The military was inexperienced in investigating major cases. The public lacked trust. The introduction of regular prosecutors may be the only way to salvage the investigation. Active duty military offenses still need to be handled by the military. But this case involves an ordinary criminal offenses -- destroying evidence. Therefore one viable solution is joint prosecution by an ad hoc military-civilian group. To everyones' surprise, Deputy Defense Minister Andrew Yang appeared before protestors and made them a promise, signed by the Ministry of Defence. Those present cheered it on. To everyones' equal surprise, President Ma, concerned about its legality, immediately vetoed it.
Actually, the destruction of evidence in the Hung case is already being investigated by the Taoyuan Prosecutors Office. The Taoyuan Prosecutors Office and military investigators must share information. This will ensure that the joint investigation is true to its name. Unfortunately, the authorities have not recognized an opportunity to rehabilitate their image. Instead they have dragged their feet, provoking even greater resentment. This has hurt the image of the Ministry of Defense, which "behaved capriciously," as well as President Ma, who "slapped his subordinates in the face."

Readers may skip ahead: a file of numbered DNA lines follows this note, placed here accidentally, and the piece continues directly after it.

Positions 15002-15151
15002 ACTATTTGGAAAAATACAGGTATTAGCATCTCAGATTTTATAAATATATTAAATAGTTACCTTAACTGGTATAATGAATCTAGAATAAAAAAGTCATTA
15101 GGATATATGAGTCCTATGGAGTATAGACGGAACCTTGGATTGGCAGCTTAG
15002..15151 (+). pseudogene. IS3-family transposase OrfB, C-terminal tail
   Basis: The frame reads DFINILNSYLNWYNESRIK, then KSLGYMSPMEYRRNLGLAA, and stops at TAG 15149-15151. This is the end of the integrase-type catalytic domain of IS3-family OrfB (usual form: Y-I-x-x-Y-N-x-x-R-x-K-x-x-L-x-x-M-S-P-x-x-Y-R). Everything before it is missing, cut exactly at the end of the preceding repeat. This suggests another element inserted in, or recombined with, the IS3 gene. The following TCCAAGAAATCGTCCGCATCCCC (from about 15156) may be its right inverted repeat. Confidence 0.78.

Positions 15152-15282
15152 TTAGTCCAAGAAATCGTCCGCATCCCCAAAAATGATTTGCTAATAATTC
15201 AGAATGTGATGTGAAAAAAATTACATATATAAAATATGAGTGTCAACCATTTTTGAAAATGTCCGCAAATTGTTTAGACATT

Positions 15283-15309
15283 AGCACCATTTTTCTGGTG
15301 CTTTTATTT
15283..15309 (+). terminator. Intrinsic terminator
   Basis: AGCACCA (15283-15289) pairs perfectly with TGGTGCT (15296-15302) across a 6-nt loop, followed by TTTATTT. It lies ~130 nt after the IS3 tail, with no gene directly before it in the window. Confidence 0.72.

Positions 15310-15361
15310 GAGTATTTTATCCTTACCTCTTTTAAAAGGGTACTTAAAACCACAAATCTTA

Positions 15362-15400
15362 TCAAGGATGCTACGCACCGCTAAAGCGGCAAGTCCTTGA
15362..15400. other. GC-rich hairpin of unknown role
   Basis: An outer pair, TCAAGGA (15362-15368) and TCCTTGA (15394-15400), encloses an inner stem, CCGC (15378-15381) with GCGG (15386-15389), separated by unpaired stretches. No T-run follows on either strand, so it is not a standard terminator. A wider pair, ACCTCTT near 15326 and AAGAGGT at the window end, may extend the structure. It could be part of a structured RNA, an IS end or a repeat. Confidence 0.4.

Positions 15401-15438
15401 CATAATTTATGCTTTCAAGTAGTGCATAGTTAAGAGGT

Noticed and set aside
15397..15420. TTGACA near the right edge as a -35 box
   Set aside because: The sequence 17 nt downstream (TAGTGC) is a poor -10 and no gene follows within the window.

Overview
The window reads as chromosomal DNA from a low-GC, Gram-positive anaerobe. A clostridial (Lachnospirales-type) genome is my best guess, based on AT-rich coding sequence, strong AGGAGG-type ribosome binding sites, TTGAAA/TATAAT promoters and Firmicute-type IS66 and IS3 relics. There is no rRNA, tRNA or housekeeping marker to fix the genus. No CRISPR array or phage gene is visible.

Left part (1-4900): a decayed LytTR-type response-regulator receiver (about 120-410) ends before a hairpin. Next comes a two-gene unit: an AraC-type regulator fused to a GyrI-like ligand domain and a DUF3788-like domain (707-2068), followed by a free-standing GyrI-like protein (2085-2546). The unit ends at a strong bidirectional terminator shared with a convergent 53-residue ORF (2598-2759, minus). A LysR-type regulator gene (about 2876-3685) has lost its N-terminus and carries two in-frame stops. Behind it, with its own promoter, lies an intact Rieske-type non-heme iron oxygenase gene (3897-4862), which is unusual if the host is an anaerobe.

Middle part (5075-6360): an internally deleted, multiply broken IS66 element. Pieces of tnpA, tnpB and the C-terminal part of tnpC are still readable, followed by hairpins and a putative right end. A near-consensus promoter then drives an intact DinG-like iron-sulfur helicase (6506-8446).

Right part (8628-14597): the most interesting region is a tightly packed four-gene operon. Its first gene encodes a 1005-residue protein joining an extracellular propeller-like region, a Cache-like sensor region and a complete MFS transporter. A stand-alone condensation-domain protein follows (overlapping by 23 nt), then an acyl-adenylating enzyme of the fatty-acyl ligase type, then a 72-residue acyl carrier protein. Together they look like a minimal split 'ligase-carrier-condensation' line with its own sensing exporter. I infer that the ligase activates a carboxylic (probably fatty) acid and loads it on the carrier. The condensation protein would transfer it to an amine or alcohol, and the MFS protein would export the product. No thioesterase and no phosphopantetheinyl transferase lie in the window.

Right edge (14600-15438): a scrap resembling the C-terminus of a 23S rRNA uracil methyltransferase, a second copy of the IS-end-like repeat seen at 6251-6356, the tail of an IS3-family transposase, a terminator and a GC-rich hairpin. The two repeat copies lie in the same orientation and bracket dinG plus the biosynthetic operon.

A string of blunders and mistakes have turned the Hung case into a landslide undermining the image of the military. The task of recruiting is extremely difficult to begin with. It is bound to be made even more difficult by the Hung case. For the Ministry of Defense, the case was an example of major whistleblowing. Large-scale self-examination must lead to reform and innovation. The unfit must be removed. Only then will Hung Chung-chiu's death not be in vain.
2013.07.24 02:32 am